I also shot my Rock River AR-15, which has an OK-ish 24” DSC barrel. I just installed a Wilson Combat single stage trigger in it, so I wanted to try it out.
I moved up to 440 yards and loaded up my last two boxes of Fiocchi 77 SMK. Seven rounds on the big rectangle plate, with the first round a little low. Seven rounds in 5”, although rounds 2 through 7 in only 2-3/4”. Then 5 rounds on the diamond to the right, with 3-1/4” vertical. Then 5 rounds on the circle to the far right, with 2-3/4” vertical. Finally, 4-3/4” vertical for 10 rounds on the left square – with the derp final shot being low and right. So the barrel has 2/3 to 3/4 MOA vertical capabilities with this ammo, for now. At least I don’t have to pull this barrel yet.
With only 75 rounds from prone, with driving to the targets to repaint them instead of my normal walking, I was tired and needed a quick nap. Recovering from surgery sucks.
from the abyss
Where did you get those plastic elbows for the rebar?
"How dreadful are the curses which Mohammedanism lays on its votaries! Besides the fanatical frenzy, which is as dangerous in a man as hydrophobia in a dog, there is this fearful fatalistic apathy." Winston Churchill
They are made by The Last Stand and cost about $40. Available on line, and from local stores. Maybe Sportsman Warehouse?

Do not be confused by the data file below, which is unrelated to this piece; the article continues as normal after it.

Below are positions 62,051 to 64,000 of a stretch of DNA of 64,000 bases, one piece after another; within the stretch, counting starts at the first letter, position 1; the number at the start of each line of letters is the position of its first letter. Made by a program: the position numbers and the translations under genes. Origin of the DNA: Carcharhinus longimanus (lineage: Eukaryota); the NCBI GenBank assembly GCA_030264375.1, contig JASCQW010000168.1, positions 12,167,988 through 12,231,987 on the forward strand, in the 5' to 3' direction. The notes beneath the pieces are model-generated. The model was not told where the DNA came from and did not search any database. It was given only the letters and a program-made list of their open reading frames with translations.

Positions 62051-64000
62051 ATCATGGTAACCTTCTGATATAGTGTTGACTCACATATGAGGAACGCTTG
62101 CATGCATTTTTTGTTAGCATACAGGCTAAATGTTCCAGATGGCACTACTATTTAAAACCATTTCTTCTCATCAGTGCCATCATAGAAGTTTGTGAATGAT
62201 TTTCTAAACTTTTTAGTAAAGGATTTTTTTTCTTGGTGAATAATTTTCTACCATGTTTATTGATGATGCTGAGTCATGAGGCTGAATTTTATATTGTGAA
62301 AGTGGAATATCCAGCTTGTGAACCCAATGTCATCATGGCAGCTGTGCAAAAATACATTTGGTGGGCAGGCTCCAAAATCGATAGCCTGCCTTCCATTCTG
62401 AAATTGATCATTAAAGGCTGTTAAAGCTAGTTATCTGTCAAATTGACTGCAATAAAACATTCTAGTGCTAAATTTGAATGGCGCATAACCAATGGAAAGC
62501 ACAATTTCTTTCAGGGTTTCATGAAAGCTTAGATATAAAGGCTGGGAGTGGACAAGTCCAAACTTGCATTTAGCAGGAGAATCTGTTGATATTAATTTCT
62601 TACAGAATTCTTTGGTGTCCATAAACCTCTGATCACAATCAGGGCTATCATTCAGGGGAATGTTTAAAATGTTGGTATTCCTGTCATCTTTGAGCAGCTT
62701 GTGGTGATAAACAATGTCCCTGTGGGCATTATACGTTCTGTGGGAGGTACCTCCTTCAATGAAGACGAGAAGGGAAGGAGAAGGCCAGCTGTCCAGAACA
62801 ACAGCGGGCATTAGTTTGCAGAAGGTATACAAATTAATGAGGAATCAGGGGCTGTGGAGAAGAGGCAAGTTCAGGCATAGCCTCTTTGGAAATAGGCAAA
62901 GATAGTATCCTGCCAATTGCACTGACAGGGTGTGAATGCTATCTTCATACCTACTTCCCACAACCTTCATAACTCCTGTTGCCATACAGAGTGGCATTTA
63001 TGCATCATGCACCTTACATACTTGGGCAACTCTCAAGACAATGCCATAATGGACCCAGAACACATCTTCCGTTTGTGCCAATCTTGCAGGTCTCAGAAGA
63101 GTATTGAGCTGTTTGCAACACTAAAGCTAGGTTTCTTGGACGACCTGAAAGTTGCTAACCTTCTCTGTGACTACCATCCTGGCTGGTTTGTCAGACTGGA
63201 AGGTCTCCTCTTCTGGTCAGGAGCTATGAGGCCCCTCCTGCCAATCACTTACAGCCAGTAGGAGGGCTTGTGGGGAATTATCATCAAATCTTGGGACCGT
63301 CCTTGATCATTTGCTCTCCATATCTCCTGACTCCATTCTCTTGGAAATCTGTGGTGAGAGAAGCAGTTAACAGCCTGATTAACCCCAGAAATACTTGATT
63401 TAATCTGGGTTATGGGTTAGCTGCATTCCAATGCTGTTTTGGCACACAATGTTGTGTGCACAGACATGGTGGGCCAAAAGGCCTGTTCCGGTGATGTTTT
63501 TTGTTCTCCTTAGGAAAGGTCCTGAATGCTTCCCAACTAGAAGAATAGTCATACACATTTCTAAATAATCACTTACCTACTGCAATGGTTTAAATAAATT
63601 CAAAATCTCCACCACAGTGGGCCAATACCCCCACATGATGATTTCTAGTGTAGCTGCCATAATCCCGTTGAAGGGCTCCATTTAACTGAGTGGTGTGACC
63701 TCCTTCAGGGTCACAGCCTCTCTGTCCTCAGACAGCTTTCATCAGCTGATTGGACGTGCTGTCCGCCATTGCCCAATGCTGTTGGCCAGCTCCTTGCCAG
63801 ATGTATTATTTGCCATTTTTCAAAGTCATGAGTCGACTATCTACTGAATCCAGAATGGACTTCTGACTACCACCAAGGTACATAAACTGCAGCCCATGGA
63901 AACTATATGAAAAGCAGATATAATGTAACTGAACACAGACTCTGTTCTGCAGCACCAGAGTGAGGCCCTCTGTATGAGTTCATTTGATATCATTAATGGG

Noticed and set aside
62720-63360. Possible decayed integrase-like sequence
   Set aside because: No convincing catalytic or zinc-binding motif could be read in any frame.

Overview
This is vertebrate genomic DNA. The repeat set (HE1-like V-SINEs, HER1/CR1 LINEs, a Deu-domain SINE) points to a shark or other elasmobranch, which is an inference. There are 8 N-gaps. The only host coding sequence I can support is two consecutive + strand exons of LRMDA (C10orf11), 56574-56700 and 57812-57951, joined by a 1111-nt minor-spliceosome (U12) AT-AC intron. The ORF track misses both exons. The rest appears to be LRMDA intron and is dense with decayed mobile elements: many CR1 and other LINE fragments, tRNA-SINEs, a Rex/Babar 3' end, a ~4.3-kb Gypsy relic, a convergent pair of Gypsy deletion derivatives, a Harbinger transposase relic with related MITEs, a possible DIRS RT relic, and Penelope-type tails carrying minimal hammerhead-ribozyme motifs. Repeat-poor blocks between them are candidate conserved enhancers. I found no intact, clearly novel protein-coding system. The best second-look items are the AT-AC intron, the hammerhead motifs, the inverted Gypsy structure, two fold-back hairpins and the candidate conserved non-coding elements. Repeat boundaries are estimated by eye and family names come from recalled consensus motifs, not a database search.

They're very functional in uneven terrain, as the legs can be adjusted for length. The welded steel target support systems are sturdier. The biggest downside to the polymer brackets is that bullet shrapnel sticks into the polymer, therefore I use a scrap of plywood near the bracket to take the shrapnel hit.
The Last Stand is great for hanging a new target and determining if I can see it from various shooting locations. For most of my target locations I prefer to sink a T-post, then put the targets on the T-post. The Last Stand has saved me from sinking T-posts in poor locations.
JC Steel Targets makes a couple of steel brackets that work similarly.
I have a couple of the second kind and they’re quick and easy to set up (and to take down and secure), and of course extremely durable. Considering how chewed up the steel brackets get from rifle bullet fragments, I don’t believe plastic brackets would last long with heavy use. These don’t, however, allow easy leg height adjustment, so that might be a disadvantage some places.
“I can’t give you brains, but I can give you a diploma.”
— The Wizard of Oz
For permanent and high-volume use, I agree that an all-steel target support is the best way to go. It's amazing how dinged up my T-posts are from copper and lead shrapnel.
The polymer brackets work well for temporary and low-volume use, especially with the plywood triangle hanging between the target and the polymer bracket. When I forget to hang the plywood, small metal shards become embedded in the polymer. These shards are sharp, and thus can cut bare skin. So gloves are a must when working with these polymer stands. I think the polymer is very similar to that used in self-sealing targets -- the ones that take a bunch of hits, then sort-of seal the bullet holes afterwards.